Stillness is defined by a lack of movement. What is calm and still in nature moves slowly or not at all, with a vastness and consistency that humbles as much as it inspires. I look at the stolid dependability of a tree or a boulder and remember that we have much to learn about life from these objects that we write off as lifeless. Charlie Ambler
In these stressful times where many of us are in unimaginable lockdown situations, with the loss of jobs or far more than usual and trying to do it at home with kids running around, where we are juggling homeschooling, relationships, not able to visit loved ones, being alone, fear, financial insecurity, ill health, anxiety, the unknown finding stillness inside is nigh on impossible.
So take the pressure of yourself if you feel you should be meditating 24 hours a day and remaining calm and poised.
I feel my emotions are running wild. They are ruling every decision I make. They are provoking old behaviours and responses to resurface. It’s exhausting and disempowering and not making me proud of myself. My body is responding to the stress. Every cell is screaming in suffering. The pain in my heart is real and physical and my hands are drawn to touch it and soothe it to help release my trapped breath. I am applying a heart chakra essential oil mix and massaging it in regularly.You will find me hopping regularly onto my yoga mat to practice heart opening yoga asanas in an attempt to reground.
What I want, what I need in my heart, is to find a simple stillness within me and be able to bring that to the surface when I feel the spiral igniting in my body.
Sometimes I achieve this and mainly I don’t. That is when I realize how hard on myself I am and how hard I have always been on myself. I would never treat a friend like I treat myself.
Note to self; be kind to me.
So how can we find that elusive stillness so many of us are seeking in this busy, noise polluted world?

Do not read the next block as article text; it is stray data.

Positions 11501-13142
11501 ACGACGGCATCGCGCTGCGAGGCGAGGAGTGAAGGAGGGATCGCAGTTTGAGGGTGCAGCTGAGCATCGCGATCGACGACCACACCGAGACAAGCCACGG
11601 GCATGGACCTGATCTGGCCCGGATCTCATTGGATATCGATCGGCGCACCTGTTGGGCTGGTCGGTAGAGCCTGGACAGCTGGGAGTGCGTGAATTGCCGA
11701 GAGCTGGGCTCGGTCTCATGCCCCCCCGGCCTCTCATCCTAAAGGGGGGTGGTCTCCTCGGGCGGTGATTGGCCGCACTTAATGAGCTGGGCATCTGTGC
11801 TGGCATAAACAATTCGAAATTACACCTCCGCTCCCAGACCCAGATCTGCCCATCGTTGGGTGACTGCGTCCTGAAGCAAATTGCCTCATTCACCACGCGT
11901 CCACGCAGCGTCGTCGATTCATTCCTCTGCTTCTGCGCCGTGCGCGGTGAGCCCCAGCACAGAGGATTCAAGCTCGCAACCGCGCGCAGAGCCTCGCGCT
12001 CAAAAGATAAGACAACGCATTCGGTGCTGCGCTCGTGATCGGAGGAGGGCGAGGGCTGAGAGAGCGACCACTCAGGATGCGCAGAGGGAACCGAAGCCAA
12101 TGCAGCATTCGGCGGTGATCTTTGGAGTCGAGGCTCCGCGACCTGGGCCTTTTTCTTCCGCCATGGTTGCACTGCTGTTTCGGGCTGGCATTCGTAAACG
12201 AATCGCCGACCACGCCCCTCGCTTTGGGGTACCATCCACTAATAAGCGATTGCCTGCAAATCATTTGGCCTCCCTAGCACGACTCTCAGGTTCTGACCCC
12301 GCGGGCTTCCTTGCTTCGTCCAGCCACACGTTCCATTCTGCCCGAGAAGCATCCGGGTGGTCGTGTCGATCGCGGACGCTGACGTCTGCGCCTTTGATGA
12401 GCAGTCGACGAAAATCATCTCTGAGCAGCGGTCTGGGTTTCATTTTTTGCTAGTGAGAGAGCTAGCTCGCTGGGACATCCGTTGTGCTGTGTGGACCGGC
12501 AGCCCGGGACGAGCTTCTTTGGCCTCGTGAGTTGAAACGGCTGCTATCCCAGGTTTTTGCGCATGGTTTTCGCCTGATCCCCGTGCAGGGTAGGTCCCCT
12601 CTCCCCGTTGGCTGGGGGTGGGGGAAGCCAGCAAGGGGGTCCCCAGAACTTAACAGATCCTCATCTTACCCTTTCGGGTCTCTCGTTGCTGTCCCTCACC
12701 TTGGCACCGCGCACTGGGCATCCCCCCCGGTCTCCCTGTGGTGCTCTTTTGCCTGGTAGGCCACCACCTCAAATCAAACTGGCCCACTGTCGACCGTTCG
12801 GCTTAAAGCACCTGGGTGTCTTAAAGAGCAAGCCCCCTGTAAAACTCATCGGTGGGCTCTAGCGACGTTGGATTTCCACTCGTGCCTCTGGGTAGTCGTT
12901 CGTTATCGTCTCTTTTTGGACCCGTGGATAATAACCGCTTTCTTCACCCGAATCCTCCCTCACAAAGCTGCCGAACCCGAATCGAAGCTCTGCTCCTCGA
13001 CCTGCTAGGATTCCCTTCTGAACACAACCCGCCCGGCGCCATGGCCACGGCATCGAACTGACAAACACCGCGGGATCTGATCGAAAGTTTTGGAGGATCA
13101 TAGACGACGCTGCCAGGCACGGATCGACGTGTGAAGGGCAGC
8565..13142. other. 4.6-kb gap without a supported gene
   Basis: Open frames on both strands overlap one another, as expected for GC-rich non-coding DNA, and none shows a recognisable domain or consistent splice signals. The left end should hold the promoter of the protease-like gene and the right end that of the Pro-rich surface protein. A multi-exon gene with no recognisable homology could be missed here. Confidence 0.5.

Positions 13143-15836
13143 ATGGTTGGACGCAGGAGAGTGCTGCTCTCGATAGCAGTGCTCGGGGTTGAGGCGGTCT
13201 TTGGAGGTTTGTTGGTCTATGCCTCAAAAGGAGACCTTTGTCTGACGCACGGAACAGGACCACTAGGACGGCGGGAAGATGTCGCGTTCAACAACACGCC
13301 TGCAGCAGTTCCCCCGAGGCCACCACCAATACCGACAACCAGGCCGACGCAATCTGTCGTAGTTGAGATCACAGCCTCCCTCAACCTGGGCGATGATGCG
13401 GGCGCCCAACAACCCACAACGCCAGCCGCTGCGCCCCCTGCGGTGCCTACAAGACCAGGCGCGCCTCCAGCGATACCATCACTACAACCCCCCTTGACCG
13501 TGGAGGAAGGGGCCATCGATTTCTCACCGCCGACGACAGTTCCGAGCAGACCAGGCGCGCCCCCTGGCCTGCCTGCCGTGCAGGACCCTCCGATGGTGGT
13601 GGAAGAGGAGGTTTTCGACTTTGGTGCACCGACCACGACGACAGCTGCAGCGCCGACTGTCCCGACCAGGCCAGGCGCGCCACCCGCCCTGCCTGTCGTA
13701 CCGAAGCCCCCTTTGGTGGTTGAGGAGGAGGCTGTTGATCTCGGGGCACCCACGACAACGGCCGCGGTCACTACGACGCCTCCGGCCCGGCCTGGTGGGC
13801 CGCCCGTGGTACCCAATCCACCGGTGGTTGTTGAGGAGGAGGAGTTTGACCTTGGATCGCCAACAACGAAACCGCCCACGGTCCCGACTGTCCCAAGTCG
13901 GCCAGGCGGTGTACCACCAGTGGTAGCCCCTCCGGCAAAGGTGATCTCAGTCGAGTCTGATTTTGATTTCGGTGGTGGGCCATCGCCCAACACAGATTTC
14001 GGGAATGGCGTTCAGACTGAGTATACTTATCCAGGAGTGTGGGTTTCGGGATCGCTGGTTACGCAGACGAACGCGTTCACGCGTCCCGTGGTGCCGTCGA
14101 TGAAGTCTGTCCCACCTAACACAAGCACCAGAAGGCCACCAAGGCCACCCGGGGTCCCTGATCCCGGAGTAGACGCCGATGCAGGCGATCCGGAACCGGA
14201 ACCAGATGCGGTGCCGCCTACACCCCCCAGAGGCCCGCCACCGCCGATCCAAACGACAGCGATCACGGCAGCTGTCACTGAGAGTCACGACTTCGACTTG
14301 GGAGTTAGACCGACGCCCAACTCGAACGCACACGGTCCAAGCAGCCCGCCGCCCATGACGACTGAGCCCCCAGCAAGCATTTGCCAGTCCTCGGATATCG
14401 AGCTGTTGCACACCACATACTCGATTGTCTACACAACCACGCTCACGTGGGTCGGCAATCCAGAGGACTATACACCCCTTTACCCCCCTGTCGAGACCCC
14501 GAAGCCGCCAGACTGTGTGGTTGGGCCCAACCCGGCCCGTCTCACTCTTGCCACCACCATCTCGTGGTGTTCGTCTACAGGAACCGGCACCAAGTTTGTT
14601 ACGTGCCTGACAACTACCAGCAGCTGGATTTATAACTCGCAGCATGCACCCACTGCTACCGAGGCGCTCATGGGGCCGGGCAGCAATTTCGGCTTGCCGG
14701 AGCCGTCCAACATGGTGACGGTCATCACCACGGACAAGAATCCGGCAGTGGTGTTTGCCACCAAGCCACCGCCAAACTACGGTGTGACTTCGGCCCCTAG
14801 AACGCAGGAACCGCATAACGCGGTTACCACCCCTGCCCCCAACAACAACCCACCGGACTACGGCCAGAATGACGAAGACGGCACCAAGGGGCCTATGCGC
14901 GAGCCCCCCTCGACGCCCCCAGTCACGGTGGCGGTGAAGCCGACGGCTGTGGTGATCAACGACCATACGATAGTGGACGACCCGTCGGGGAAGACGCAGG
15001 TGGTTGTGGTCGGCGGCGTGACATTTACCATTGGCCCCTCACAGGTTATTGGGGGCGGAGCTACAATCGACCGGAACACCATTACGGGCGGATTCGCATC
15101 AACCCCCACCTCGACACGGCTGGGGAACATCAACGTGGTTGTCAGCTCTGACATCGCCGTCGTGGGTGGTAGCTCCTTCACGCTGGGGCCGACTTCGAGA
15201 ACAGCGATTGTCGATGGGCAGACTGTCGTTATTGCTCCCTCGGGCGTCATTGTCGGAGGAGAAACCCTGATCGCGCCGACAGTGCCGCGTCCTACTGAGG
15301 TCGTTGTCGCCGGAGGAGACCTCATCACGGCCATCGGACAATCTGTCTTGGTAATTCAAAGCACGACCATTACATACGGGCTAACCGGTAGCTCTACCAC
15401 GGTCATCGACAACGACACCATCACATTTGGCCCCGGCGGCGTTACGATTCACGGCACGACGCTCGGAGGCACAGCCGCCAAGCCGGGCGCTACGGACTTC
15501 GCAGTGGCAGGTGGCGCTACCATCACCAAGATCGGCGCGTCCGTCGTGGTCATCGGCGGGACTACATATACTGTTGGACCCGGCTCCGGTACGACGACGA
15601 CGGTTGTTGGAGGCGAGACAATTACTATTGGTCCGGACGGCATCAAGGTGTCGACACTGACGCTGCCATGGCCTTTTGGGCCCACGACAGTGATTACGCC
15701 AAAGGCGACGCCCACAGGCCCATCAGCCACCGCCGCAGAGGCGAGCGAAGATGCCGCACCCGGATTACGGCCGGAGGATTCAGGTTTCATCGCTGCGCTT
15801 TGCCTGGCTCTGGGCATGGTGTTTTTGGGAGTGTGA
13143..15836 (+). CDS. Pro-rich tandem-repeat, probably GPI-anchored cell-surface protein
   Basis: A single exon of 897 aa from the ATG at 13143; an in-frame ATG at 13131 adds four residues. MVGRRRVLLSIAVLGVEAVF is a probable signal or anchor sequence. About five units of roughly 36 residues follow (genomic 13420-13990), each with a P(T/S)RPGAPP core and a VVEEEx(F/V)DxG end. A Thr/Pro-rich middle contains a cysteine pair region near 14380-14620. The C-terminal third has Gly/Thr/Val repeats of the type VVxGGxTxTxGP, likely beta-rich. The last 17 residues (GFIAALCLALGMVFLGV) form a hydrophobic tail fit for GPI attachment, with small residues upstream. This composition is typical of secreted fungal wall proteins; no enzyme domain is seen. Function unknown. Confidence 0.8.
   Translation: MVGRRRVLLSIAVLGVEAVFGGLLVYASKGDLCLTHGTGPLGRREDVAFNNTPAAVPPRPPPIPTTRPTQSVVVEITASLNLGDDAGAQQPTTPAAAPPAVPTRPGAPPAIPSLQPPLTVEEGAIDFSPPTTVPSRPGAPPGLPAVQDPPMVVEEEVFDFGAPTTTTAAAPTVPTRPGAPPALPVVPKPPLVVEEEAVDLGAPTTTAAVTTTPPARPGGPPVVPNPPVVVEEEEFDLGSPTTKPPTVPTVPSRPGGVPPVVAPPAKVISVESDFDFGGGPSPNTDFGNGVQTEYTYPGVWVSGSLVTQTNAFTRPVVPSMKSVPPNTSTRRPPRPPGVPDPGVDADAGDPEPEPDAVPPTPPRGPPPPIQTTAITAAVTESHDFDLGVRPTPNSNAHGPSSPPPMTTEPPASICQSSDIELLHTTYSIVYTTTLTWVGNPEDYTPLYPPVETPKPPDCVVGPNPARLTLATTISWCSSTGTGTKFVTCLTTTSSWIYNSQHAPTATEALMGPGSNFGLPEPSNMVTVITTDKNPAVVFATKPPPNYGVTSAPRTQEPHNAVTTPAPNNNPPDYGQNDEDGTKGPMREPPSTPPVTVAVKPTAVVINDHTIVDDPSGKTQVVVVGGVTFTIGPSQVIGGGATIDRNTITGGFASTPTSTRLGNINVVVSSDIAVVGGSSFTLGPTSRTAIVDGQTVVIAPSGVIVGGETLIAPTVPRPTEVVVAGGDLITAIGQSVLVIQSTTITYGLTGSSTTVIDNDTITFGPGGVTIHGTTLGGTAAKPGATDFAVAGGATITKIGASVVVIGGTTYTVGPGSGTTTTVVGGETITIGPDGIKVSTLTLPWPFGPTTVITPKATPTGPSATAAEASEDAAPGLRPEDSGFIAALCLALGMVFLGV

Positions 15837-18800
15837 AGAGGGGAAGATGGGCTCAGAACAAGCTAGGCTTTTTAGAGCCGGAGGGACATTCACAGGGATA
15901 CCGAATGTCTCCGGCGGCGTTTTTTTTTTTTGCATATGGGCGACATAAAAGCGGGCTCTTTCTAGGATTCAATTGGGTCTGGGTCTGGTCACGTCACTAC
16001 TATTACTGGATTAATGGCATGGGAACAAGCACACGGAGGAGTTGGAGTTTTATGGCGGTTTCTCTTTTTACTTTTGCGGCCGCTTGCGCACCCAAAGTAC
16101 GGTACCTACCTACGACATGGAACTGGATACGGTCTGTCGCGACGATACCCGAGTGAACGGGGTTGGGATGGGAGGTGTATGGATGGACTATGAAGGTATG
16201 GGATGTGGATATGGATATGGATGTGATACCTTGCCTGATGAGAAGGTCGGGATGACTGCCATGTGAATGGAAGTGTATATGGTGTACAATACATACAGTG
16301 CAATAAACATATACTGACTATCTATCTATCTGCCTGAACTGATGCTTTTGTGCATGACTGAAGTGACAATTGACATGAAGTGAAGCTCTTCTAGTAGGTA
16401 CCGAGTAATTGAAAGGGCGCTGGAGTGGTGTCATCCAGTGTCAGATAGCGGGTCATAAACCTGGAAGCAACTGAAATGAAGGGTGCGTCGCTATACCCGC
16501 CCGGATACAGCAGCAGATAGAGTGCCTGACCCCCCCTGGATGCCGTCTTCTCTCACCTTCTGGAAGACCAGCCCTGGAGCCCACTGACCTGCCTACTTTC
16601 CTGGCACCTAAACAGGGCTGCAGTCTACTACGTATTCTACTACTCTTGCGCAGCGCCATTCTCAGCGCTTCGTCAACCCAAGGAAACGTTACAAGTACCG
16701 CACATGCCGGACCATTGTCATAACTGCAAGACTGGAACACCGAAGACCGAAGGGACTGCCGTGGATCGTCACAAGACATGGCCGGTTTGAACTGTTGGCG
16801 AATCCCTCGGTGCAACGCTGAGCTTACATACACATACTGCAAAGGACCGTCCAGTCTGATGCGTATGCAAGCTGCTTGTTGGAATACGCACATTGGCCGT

Meditation, my friends.
Breathe-work, my friends.
Nature, my friends.
Deliberately switching off from social media, my friends.
Choosing to be silent, my friends.
Sitting still with no other agenda than to be, my friends.
yoga and particularly yoga nidra, my friends.
During my recent online retreat, we used all of these practices to call in stillness. I wasn’t sure how it would work online but somehow it did. In two, two hour spells of time we gathered together to support each other in our search.
Have you tried Nadi Shodhana * alternative nostril breathing?
Nadi Shodhana benefits;
- Infuses the body with oxygen
- Clears and releases toxins
- Reduces stress and anxiety
- Calms and rejuvenates the nervous system
- Helps to balance hormones
- Supports clear and balanced respiratory channels
- Helps to alleviate respiratory allergies that cause hay fever, sneezing, or wheezing
- Balances solar and lunar, masculine and feminine energies
- Fosters mental clarity and an alert mind
- Enhances the ability to concentrate
- Brings balance to the left and right hemispheres of the brain
I just love it for rebalancing me when I am all over the place.
Here’s how to do it;
Nadi shodhana (as with most pranayamas) is best practiced on an empty stomach. The early morning is an ideal time.